And that’s what makes the black Nova Scotia experience so charming.

By the way, I made many new friends on my visit up there last year, and they’ll be friends for life — indicative of the connection and bond we shared in a short amount of time. It was like meeting my long lost cousins. Literally, I suspect.

Now, the N.B.A.’s D-League is looking at Halifax as a possible expansion site. But they don’t seem to have any idea, because they apparently don’t even know about the P.B.B.A.’s annual tournament!

However, now you do!

This tournament and the many talented Halifax ballers are going to get discovered soon, big time.

Meanwhile, you can sneak up there next week (or next year) and make the whole trip into a family basketball and sightseeing vacation.








TheChronicleHerald.ca
Friday, May 11, 2007

Black basketball event to offer feature tournament

By CHRIS CLEMENTS



This year marks the 35th anniversary of the Provincial Black Basketball Association’s invitational tournament and organizers are celebrating by adding a youth tournament for those between the ages of 12 and 15. Bryan Darrell has been with the tournament since the beginning and said the youth tournament, as well as the skills camp that was added last year, is important for the community. "Getting the youth involved is key," Darrell said Thursday at a press conference announcnig the tournament. "We use the opportunity to show them that referees are not the enemy. "It’s also a chance to teach them about black history and the tournament history. A lot of them don’t realize there was a time when there were only five or six black players at the local universities." The youth tournament starts today with the finals being played on Saturday. All games will be held at St. Patrick’s-Alexandra school and the Gottingen Street YMCA.
The regular tournament kicks off Wednesday at 5:30 p.m. at St. Pat’s-Alexandra and Lt.-Gov. Mayann Francis will be on hand to toss up the opening ball. Association president Carl Gannon said the tournament is about more than basketball, it’s a cultural event. "This is very important to the black community," Gannon said. "Vacations are planned around it." Gannon has played in the tournament in 33 of the 35 years and says the biggest changes have been the size of the tournament and the strength of the competition."We started with three teams, and we now have over 30," said Gannon, adding that the calibre of play has increased by "leaps and bounds." This year’s tournament will feature some European professionals, including Halifax natives Jordan Croucher and Gabe Goree. Organizers say some North American professionals may get involved, but couldn’t confirm anything just yet.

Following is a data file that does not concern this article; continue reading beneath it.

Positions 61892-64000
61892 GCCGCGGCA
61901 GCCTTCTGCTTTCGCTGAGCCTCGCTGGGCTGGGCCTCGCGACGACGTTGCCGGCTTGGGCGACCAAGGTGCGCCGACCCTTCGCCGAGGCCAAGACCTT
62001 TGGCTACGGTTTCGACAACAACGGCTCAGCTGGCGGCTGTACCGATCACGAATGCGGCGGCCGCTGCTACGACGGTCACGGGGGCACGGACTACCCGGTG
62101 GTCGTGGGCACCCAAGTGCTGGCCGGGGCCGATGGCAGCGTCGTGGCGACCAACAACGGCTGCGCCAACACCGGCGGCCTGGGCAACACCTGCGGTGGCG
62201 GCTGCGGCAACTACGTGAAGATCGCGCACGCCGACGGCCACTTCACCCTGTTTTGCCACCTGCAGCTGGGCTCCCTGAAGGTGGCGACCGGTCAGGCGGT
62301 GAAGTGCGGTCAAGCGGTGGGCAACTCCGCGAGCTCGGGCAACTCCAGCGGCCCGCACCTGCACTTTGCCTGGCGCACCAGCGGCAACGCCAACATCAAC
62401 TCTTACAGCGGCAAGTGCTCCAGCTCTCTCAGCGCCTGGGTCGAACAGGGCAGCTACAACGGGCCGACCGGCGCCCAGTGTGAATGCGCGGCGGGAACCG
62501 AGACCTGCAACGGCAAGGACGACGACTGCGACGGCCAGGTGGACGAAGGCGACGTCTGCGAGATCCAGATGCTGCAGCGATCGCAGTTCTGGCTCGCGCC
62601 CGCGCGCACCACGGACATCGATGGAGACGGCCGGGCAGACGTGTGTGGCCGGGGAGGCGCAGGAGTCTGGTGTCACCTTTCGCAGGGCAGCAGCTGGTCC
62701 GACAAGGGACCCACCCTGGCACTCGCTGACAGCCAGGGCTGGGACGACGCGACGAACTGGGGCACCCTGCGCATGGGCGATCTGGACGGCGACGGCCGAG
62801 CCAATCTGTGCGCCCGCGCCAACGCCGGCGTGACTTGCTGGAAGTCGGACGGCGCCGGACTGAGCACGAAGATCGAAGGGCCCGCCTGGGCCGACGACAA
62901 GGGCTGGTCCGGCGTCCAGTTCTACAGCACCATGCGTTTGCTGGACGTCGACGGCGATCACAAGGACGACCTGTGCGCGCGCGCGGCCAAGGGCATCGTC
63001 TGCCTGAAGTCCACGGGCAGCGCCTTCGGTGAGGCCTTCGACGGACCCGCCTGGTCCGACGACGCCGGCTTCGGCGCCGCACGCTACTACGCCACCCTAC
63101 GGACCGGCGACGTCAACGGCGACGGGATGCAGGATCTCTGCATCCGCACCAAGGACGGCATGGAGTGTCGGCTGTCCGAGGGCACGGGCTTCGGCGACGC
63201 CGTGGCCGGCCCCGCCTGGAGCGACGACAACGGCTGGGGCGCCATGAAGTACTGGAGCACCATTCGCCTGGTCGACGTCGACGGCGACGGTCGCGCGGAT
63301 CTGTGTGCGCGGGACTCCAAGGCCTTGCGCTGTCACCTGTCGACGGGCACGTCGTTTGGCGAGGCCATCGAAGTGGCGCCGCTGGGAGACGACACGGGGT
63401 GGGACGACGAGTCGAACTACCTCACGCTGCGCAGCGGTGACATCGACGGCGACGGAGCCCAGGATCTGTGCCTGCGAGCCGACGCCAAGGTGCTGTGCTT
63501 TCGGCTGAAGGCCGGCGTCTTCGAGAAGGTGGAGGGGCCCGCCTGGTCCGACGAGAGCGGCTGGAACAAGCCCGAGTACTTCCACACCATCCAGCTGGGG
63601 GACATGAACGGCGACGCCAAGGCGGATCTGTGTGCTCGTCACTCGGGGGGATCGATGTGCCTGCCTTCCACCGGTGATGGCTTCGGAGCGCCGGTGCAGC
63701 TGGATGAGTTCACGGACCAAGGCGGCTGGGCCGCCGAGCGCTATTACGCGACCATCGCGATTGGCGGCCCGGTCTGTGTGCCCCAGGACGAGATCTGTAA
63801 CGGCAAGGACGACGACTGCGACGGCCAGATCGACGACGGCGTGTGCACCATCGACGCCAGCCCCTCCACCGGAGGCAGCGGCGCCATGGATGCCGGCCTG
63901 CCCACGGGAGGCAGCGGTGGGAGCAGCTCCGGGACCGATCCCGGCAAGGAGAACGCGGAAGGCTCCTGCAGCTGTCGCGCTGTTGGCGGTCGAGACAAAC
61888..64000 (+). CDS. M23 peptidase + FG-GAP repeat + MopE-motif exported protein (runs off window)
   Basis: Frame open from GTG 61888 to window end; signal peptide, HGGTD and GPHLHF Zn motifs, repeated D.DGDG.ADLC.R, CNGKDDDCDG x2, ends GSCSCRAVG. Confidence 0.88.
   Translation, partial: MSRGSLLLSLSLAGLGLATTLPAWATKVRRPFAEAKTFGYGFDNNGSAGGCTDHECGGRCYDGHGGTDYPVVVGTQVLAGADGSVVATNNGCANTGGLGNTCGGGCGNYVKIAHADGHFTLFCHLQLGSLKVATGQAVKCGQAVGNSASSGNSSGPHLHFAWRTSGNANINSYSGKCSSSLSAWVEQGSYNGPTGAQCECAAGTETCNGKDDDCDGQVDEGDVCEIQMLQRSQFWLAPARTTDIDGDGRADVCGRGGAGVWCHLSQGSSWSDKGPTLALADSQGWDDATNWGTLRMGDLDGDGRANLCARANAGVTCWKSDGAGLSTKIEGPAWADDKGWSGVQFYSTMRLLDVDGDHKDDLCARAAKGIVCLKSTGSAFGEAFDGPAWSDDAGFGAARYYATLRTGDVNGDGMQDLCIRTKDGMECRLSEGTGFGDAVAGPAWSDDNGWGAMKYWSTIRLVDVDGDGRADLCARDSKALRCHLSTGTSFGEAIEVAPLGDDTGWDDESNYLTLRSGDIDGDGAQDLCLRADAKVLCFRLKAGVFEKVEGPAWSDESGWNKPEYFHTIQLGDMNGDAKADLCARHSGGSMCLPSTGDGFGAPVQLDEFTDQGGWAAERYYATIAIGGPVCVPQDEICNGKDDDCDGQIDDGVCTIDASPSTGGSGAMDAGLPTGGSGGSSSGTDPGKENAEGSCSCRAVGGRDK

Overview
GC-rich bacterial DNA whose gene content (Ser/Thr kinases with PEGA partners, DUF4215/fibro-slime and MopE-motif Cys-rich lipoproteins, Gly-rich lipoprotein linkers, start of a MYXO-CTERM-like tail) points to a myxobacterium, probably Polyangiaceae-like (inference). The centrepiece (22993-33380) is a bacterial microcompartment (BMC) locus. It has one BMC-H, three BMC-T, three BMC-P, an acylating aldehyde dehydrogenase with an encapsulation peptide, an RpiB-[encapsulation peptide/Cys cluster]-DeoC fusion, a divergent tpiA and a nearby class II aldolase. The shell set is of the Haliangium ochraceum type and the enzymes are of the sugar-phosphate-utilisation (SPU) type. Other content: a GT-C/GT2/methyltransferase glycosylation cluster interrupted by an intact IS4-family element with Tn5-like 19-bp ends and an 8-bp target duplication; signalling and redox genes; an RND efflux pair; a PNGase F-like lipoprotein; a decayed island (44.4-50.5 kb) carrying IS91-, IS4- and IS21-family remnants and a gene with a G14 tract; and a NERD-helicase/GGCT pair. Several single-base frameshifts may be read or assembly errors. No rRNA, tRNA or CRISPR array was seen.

Darrell stressed the economic importance of this event to the Halifax area, saying that it has a "significant impact" on the region. He added that all proceeds from the event are returned to the community, listing churches and volunteer fire departments as some of the main beneficiaries. The money also goes towards the association’s scholarship program, which is being expanded this year. Two student athletes at Saint Mary’s University, one male and one female, will receive $1,000 scholarships.
The women’s final will be played Saturday, May 19 at St. Pat’s-Alexandra. The men’s finals will be all played at Saint Mary’s on Sunday, May 20. The C Division championship for players 35 and older will go at noon, the B, or recreational, Division will play their title game at 2 p.m. and the A Division final will go at 4 p.m.Sunday’s festivities will include half-time entertainment and the tournament’s first dunk competition.
The full tournament schedule is available at www.blackbasketball.ca.
( cclements@herald.ca


Local boys back and look good in basketball tourney openerRichards scores 18 points as Africville downs Toronto team  
By CHAD LUCAS Sports Reporter  Friday, May 18, 2007 - The Chronicle-Herad Newspaper

 

Basketball Association Tournament, Halifax players have assembled a star-studded Africville squad to
contend in this year’s 35th-anniversary event. "That’s all I heard about (last year), anytime I went to
any of the gyms to watch a game," said Tyler Richards, who played with the Ottawa All-Blacks last
year. "Everybody was like, ‘Oh Tyler, why don’t you guys have a team together?’" There was no
trouble recruiting this year, said Richards. The Africville squad includes six current CIS players –
Richards, Christian (T-Bear) Upshaw and Terrence Taylor of St. F.X., Cordell Wright and Ikeobi
Uchegbu of Saint Mary’s, and Dalhousie’s Germain Bendegue – along with former Huskies stars
Gabe Goree, Nate Anderson and Nelson Carvery.
The team opened play in the A Division on Thursday with an 89-73 win over the GTA Alliance of
Toronto at DalTech’s Sexton Gymnasium. Richards, an AUS all-star with the X-Men, had 18 points
to lead six Africville players in double figures. Upshaw and Carvery had 14 apiece, while Anderson
had 12. Taylor and Uchegbu each scored 10, with Uchegbu’s all coming in the second half. Carvery
sat out last year’s tournament after returning from a trip to Jamaica, but he said he couldn’t handle
watching from the stands.
"It wasn’t until I got back and started watching the games that I really wanted to play," he said. "So
I said, ‘This is never going to happen again.’" The Africville squad came out strong on Thursday,
jumping out to a 25-12 lead after a nice full-court play from Goree to Bendegue to Upshaw where the
ball never touched the floor.The balanced squad got plenty of scoring from Richards and Upshaw in